Self-driving cars and ethical dilemmas: a legal-philosophical perspective

I just heard that my new paper on the ethics of the programming of self-driving cars has been accepted for publication in Ethical Theory and Moral Practice. The paper is titled: Killing by autonomous vehicles and the legal doctrine of necessity.

The main question addressed in the paper is: How should (fully) “Autonomous Vehicles” (or AVs or self-driving cars) be programmed to behave in the event of an unavoidable accident in which the only choice open is one between the causing of different damages to different objects or persons? Well, I am sure that also non-specialists will have certainly encountered at least one media report like this on the so-called “trolley problem” applied to self-driving cars…

What’s new about my paper? Well, Bonnefon et al. (2016) have approached the issue from the perspective of experimental ethics; before them Gerdes and Thornton (2015) had tackled the issue from the perspective of machine ethics. I think that neither experimental ethics nor philosophical ethics are at the moment able to offer car manufacturers and policy makers any clear indication for addressing this issue; therefore, in order to make some steps forward, in this paper I suggest to take a legal-philosophical approach and to start taking a critical look at how the law has already regulated similarly difficult choices in other emergency scenarios. In particular, I propose to consider the legal doctrine of necessity as it has been elaborated in the Anglo-American jurisprudence and case law. The doctrine of necessity seems a promising starting point as it regulates emergency cases in which human agents have intentionally caused damages to life and property in order to avoid other damages and losses, when avoiding all evils is deemed to be impossible.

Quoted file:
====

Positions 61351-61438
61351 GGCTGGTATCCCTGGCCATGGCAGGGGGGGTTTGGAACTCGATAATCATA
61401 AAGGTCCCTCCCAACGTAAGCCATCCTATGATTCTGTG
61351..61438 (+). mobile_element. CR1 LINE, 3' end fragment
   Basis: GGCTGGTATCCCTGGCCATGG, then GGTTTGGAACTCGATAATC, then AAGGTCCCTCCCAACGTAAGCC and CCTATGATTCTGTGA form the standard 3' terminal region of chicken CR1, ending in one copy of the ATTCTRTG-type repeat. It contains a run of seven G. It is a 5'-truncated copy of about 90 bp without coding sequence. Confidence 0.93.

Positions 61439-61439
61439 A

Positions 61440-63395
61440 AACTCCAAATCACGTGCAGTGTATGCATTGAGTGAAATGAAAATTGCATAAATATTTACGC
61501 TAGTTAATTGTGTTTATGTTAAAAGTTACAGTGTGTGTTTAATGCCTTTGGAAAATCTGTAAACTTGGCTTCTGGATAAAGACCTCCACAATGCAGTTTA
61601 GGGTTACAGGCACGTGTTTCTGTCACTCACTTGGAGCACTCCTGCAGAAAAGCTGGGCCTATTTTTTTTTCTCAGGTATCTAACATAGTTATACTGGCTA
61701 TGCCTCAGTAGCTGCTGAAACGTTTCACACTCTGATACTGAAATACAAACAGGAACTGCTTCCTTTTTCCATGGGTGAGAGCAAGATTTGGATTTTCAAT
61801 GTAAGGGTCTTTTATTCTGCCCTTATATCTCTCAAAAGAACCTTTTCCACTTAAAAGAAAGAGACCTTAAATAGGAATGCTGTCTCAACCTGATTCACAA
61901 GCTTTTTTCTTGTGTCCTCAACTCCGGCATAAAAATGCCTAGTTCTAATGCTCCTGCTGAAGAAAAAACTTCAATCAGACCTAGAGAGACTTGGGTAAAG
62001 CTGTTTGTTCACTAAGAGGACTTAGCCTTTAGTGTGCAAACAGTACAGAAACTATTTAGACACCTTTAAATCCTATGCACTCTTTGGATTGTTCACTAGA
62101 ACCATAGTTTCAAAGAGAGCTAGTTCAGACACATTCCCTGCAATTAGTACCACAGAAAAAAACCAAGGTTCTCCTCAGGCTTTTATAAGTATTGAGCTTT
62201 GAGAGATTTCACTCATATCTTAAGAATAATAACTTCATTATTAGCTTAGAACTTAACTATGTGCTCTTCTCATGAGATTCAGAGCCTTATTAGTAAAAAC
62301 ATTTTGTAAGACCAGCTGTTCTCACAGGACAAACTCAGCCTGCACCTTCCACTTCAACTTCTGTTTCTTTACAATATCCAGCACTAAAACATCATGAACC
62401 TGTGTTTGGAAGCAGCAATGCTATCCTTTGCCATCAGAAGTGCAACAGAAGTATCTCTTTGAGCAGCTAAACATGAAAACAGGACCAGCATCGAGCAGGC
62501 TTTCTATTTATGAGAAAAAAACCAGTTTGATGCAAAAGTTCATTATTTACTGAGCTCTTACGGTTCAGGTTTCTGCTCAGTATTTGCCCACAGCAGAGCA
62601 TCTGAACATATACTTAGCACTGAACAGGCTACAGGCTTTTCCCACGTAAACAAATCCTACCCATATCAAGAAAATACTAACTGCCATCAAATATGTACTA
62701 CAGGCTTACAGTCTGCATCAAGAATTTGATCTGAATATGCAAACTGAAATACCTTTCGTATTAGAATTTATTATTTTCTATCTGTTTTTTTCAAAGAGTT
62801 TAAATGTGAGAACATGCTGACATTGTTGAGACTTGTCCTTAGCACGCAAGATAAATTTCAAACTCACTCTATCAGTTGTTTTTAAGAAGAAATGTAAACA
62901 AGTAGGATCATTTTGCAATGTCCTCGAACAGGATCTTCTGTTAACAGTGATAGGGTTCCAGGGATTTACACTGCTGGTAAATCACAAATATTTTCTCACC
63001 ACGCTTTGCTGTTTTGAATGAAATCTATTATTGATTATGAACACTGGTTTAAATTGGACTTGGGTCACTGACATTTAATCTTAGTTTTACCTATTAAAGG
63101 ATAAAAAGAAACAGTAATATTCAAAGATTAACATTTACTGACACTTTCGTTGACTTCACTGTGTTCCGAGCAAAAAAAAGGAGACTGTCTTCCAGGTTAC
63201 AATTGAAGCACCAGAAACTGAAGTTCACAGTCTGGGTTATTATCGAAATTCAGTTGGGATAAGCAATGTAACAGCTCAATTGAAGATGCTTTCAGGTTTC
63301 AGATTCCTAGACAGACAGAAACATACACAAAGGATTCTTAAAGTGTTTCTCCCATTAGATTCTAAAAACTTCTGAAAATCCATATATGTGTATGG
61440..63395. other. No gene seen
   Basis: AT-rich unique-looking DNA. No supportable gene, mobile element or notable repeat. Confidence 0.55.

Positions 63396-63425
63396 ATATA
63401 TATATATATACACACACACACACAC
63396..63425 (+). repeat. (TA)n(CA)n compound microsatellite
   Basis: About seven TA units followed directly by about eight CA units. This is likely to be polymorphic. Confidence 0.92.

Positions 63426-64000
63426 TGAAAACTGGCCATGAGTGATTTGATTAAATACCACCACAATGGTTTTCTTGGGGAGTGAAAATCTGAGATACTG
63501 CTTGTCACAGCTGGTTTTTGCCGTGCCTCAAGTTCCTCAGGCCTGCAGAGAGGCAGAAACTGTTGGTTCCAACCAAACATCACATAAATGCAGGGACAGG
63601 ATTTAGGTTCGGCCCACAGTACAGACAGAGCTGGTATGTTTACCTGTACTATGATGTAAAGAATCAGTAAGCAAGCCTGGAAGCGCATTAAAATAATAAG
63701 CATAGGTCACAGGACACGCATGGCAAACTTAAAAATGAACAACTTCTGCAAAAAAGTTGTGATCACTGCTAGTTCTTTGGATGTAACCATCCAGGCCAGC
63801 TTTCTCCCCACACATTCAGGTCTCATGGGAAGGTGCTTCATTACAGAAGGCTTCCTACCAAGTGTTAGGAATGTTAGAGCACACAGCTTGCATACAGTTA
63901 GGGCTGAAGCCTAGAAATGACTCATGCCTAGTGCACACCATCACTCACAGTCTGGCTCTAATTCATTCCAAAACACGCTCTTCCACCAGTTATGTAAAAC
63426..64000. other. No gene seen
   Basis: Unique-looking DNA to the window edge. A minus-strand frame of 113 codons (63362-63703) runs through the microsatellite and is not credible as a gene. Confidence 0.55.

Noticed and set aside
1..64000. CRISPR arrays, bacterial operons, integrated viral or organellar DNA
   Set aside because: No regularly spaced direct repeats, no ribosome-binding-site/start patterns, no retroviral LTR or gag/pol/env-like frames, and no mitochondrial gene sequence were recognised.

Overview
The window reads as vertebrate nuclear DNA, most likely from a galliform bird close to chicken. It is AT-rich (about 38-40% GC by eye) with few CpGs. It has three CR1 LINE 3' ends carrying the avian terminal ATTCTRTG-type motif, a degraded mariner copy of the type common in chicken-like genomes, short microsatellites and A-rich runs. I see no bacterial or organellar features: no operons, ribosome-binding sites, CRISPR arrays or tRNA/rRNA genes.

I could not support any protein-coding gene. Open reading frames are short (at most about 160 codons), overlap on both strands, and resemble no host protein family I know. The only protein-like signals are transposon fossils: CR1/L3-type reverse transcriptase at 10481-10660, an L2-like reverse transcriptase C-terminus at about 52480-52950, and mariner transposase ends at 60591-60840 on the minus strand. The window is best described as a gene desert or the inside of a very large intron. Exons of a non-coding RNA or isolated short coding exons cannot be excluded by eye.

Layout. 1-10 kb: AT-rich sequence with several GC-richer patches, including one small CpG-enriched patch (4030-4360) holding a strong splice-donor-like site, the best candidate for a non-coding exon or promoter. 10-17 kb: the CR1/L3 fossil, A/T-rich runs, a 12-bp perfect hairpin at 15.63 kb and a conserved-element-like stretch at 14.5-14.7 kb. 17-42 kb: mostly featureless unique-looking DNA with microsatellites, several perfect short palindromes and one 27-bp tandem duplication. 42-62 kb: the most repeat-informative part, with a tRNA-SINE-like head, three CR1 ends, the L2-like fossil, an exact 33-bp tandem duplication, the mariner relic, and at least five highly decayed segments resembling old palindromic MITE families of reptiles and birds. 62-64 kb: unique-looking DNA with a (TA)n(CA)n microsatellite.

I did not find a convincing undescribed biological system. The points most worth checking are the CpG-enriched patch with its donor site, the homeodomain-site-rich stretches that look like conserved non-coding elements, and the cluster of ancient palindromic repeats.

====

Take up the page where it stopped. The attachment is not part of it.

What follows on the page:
My paper has a twofold goal: to make a rational reconstruction of some major principles and norms embedded in the Anglo-American law and jurisprudence on necessity; and to start assessing which, if any, of these principles and norms can be utilized to find reasonable guidelines for solving the ethical issue of the regulation of the programming of AVs in emergency scenarios in which some serious damages to property and life is unavoidable.

You can read a final draft of my paper here.

(and hey, if you think that there is much more than trolley problem dilemmas to the ethics of self-driving cars – well, I am with you: you may be interested in my white paper on ethics and self-driving cars for the Dutch Ministry of Infrastructure and Environment)

Posted in Ethics, ethics of Artificial Intelligence (AI), Ethics of autonomous systems, ethics of technology, killer robots, robot ethics, Robotics, Self-driving cars, Technology, trolley problem

Leave a Reply

Your email address will not be published. Required fields are marked *